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Oceans and Glaciers

Global warming, accelerated by our high greenhouse gas (GHG) emissions, is causing the recession of glaciers and the melting of permafrost, which will lead to higher sea levels and change major ocean currents (1). Irreversible changes will be made to our planet if climate change is left uncontrolled.

Glaciers and ice sheets are important to the planet in many ways. Glaciers in Canada exist in the Canadian Arctic Archipelago, northern Labrador, and west of the Rocky Mountains. The Canada’s Changing Climate Report acknowledges their importance in offering fresh water for humans to use during snow and ice melt periods, impacting offshore and shipping systems, aiding transportation and extraction of resources in the north, and allowing for winter activities to be enjoyed (1). Under a medium emissions scenario, it is projected that glaciers across the mountains of western Canada will lose 74% to 96% of their volume by the late 21st century (1). Second, a major factor in the greenhouse effect is the ability of the Earth’s surface to reflect the sun’s radiation back into space rather than absorbing it– snow and ice are key factors in reflecting these rays (2). If surface ice melts, less of Earth’s surface will be reflective and more heat will be absorbed into the surface of the planet; warming the Earth further (3).

Third, glaciers are important as they store immense amounts of water. Water stored in glaciers and sea ice does not contribute to sea levels, but as temperatures rise, melting ice will release huge amounts of previously stored water into the oceans – something that will have major impacts on Canada and the rest of the world (1,4). Changes in sea levels are of major concern to people all over the world, due to the drastic effects it may have on the lives of millions of people. Estimates suggest that sea levels could rise by as much as five metres this century due to climate change, an amount which would put the majority of coastal cities underwater, including Vancouver, Tuktoyaktuk, and St. John’s, by 2100 (5). In addition to the drowning of many places, in other coastal cities, such as Halifax, devastating flooding will become more common (5). Warming will also cause severe flooding to occur in non-coastal cities more often. Recent flooding emergencies in Ottawa and Quebec are proof that the effects of climate change can already be seen in Canada (6). The Executive Summary of Canada’s Changing Climate Report 2019 discusses the issue of rising sea levels clearly: “Coastal flooding is expected to increase in many areas of Canada due to local sea-level rise” while “changes in local sea level are a combination of global sea-level rise and local land subsidence” or the lowering of the land from lack of underground support (7). Coastal cities are also vulnerable to the loss of sea ice in the Arctic and Atlantic Canada due to an increase in large storms and waves (7). A sudden addition of cold water to the ocean has the potential to interrupt vital ocean currents (8,9). The movement of a crucial circulation loop in the North Atlantic has slowed almost 15% in the past 50 years, and a 2019 study in the Journal of Climate shows that melting Arctic ice sheets are partially to blame for this phenomenon (8,9).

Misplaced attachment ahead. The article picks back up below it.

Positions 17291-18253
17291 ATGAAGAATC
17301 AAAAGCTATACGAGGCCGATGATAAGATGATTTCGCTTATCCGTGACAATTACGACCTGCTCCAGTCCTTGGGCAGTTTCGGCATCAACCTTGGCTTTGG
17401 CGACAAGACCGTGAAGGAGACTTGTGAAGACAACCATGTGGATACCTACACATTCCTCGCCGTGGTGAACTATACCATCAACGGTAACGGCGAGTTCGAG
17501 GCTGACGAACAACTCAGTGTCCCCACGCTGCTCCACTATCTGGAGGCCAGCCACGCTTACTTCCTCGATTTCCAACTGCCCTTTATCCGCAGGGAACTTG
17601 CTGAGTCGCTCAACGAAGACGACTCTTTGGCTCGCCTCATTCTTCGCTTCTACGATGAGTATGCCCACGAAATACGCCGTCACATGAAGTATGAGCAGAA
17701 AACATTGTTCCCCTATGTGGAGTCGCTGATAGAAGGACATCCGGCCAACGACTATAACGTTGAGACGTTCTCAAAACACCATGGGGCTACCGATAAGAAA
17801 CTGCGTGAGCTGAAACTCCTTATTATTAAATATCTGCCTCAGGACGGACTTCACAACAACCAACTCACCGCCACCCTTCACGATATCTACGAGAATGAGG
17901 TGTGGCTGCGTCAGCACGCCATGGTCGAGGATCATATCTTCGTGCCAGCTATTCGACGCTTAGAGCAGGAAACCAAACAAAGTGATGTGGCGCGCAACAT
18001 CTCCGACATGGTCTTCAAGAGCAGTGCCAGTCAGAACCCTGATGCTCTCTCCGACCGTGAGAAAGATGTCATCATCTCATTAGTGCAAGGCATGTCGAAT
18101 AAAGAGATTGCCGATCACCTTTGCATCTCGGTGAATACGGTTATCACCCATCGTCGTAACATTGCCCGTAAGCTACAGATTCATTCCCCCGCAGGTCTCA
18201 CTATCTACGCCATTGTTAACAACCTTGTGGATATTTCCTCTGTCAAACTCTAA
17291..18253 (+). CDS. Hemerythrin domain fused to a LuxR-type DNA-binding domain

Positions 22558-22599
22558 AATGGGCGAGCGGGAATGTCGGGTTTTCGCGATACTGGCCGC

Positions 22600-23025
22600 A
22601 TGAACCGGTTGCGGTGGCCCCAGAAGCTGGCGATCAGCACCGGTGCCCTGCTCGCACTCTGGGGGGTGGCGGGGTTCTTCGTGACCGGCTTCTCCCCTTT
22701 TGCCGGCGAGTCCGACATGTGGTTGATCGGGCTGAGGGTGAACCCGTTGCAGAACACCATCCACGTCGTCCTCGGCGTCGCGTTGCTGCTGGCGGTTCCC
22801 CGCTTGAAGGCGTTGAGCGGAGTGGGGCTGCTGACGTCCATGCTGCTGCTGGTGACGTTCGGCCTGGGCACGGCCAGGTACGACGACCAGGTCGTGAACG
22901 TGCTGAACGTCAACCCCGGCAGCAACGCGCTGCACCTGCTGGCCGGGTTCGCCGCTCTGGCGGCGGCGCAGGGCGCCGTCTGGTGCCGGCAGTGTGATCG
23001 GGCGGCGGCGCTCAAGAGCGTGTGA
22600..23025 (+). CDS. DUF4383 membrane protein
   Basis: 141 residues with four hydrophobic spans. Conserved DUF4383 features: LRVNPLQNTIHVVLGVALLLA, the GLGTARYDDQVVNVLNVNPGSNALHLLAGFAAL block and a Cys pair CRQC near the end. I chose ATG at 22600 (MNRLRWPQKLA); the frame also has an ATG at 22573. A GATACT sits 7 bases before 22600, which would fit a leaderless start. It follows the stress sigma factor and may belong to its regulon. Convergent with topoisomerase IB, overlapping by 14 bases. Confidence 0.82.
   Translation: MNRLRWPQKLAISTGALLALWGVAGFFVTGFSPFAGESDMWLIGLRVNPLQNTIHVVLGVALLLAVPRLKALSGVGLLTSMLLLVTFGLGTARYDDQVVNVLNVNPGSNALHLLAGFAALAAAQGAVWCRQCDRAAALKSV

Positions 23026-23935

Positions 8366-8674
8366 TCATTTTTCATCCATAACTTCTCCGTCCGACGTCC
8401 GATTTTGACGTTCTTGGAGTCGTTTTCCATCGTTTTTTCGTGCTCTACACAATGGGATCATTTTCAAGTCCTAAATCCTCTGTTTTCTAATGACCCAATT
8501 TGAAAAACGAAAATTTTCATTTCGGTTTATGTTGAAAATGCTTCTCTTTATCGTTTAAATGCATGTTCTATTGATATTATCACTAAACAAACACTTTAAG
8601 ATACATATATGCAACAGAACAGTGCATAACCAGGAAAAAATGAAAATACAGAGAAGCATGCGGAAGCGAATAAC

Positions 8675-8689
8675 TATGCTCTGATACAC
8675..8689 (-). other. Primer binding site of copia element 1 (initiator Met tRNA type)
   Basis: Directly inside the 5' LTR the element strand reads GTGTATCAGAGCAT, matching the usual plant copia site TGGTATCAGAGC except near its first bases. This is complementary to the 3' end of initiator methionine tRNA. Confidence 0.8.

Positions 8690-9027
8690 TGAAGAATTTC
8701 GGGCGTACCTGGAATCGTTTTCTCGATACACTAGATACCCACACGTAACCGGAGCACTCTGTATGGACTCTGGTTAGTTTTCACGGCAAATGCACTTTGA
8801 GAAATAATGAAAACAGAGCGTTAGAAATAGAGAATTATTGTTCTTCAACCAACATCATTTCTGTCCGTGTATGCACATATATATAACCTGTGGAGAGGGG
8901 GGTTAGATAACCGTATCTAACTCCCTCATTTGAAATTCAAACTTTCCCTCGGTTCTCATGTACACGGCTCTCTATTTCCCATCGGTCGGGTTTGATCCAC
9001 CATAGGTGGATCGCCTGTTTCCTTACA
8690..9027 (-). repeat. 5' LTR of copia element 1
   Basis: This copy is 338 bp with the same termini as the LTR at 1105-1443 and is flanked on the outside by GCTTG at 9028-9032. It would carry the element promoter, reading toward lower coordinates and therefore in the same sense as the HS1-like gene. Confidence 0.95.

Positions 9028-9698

As well as melting sea ice and glaciers, global warming is capable of thawing permafrost soils (10). This can be disastrous to both people living in permafrost areas, and the natural environment surrounding them. A lot of the human infrastructure built in Arctic regions relies on permafrost to keep the ground stable; and, as it thaws, northern communities experience creeping disruption to daily life, including damage to building foundations, destabilization of roads, and increased risk of landslides (11). Further, there is potential for large amounts of methane to be released into the atmosphere as the permafrost thaws. As the ground heats up, large amounts of carbon dioxide and methane previously frozen in the soil are freed and released into the atmosphere, further contributing to warming - a detrimental positive feedback cycle (10). This risk is made worse by the large amount of northern forest fires.

The melting of glaciers and sea ice, thawing of permafrost, and the warming of the climate will worsen the warming effect through both absorption of energy by the earth and increased GHG emissions. This will force significant lifestyle changes for those in coastal or permafrost regions and damage necessary natural ocean circulation loops. As a northern country, Canada must be constantly aware of these effects and be prepared to create solutions.

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